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Why limo? Why pay so much for a the same ride? When yo get tot he airport go outside and find the taxi line. Do not go with anyone who comes up to you and says "Need a ride"? Just go to the official place outside the airport.

Why go with a van that has multiple stops? Why not just go directly to where you need to go, with a taxi ? Anyone out there know if this "multiple stop" way is cheaper? That's the only reason I would go with them.
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Apr 23rd, 2009, 05:17 AM
  #54  
 
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The multiple stop may be cheaper but you may spend 2 hours circling the city. Go with the taxi
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Apr 23rd, 2009, 05:42 AM
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Last time I took a taxi from LGA to East 79 St. the fare was $21 and change. I advised the driver to use the 59 St. bridge - no toll and it is more direct (rather than triboro bridge). If you take a taxi advise the driver to use the 59 St. bridge and it takes you close to your hotel destination. You also avoid traffic tie-ups on the FDR Drive coming south from the triboro.
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Apr 23rd, 2009, 06:10 AM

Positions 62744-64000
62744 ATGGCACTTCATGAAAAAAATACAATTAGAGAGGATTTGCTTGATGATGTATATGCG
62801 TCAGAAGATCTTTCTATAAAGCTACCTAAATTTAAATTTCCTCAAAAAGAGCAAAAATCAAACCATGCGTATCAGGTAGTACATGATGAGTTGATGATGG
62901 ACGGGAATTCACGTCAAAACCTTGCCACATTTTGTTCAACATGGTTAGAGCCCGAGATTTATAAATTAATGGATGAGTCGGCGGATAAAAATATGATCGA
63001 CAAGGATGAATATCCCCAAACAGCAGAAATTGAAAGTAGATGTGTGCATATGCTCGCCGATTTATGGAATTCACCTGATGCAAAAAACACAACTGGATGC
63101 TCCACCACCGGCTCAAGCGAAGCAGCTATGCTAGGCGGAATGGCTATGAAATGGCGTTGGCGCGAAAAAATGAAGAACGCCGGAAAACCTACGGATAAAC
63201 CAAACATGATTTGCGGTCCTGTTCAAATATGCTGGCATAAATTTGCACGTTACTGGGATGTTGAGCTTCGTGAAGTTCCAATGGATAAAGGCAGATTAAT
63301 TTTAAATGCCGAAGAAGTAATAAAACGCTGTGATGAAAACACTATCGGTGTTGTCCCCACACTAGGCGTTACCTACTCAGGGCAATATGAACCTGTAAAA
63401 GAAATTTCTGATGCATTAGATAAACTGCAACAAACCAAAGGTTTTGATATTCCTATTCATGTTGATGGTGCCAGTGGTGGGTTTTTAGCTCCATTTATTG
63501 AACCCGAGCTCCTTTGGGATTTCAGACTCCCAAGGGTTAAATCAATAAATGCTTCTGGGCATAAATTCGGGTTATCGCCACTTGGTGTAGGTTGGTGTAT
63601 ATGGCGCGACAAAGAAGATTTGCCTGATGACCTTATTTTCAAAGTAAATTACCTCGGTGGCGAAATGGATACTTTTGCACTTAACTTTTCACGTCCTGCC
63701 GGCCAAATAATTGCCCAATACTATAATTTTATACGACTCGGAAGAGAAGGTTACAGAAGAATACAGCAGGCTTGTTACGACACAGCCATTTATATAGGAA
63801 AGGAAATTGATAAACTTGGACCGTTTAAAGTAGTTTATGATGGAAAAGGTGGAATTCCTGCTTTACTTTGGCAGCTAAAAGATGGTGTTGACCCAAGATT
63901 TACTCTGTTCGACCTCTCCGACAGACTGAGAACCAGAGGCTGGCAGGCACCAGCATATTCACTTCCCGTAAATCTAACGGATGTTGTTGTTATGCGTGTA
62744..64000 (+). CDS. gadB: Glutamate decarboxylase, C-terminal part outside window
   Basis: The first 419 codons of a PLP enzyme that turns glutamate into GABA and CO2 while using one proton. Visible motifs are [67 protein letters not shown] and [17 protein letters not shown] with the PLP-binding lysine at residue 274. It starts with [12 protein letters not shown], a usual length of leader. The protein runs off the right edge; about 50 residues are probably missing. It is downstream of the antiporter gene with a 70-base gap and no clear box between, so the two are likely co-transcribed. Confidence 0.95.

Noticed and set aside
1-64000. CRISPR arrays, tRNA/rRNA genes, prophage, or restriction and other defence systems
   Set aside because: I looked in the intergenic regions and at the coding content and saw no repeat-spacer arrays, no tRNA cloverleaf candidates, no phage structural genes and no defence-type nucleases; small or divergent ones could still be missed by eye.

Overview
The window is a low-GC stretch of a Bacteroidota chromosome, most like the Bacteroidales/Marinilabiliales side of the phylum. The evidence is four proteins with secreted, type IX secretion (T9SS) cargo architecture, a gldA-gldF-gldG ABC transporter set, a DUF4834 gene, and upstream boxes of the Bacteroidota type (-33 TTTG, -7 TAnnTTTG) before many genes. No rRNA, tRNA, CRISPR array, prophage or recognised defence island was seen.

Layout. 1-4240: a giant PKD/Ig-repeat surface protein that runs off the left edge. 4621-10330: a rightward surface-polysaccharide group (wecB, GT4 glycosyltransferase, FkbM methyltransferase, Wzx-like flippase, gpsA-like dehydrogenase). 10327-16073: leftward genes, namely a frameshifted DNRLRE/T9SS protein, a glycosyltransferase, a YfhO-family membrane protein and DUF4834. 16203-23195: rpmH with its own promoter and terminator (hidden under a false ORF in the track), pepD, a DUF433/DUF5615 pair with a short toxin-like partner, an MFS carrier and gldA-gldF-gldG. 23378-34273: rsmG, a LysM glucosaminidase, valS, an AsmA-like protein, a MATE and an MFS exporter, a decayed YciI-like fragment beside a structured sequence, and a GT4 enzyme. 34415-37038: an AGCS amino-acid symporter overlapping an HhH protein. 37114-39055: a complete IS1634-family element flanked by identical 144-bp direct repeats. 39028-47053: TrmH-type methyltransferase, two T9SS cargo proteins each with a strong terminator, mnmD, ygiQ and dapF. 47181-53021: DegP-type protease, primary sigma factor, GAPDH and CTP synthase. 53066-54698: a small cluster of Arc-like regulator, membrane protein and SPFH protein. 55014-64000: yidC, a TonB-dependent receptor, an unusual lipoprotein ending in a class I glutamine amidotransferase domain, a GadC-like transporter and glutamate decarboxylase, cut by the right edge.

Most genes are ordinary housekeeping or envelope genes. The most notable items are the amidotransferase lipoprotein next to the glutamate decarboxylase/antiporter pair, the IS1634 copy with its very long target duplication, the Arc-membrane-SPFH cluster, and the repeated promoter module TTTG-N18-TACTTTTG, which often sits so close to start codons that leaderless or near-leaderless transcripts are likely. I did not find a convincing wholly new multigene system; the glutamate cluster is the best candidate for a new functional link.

#56  
 
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<>

No, it means that people are indeed allowed to ride in front with the driver, including those who might need to use the roomier rear seat for their wheelchair.

Some drivers may claim that you can't sit in the front seat, usually because they don't want to clear it of their possessions.
ellenem is online now  
Apr 23rd, 2009, 07:01 AM
  #57  
 
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You are staying just where my daughter lived. Great location. From there you can take the subway (the 6 train) easily up or downtown. I would suggest that strongly. The tourist buses and cabs have to fight the traffic. Also I would not go to the SOL or Ellis Island without getting on the first ferry out. The crowds are so horrible and it isn't worth the time you spend in line if you arrive anytime later than first. If you walk across the Brooklyn Bridge from Manhatten you can take a water taxi back up town. There are several stops including one not too far from Times Square. If you don't get tickets for a show before you arrive, try TKTS, the discount ticket booth, or go to the Visitor's Center Visitor Information Ctr (212) 484-1222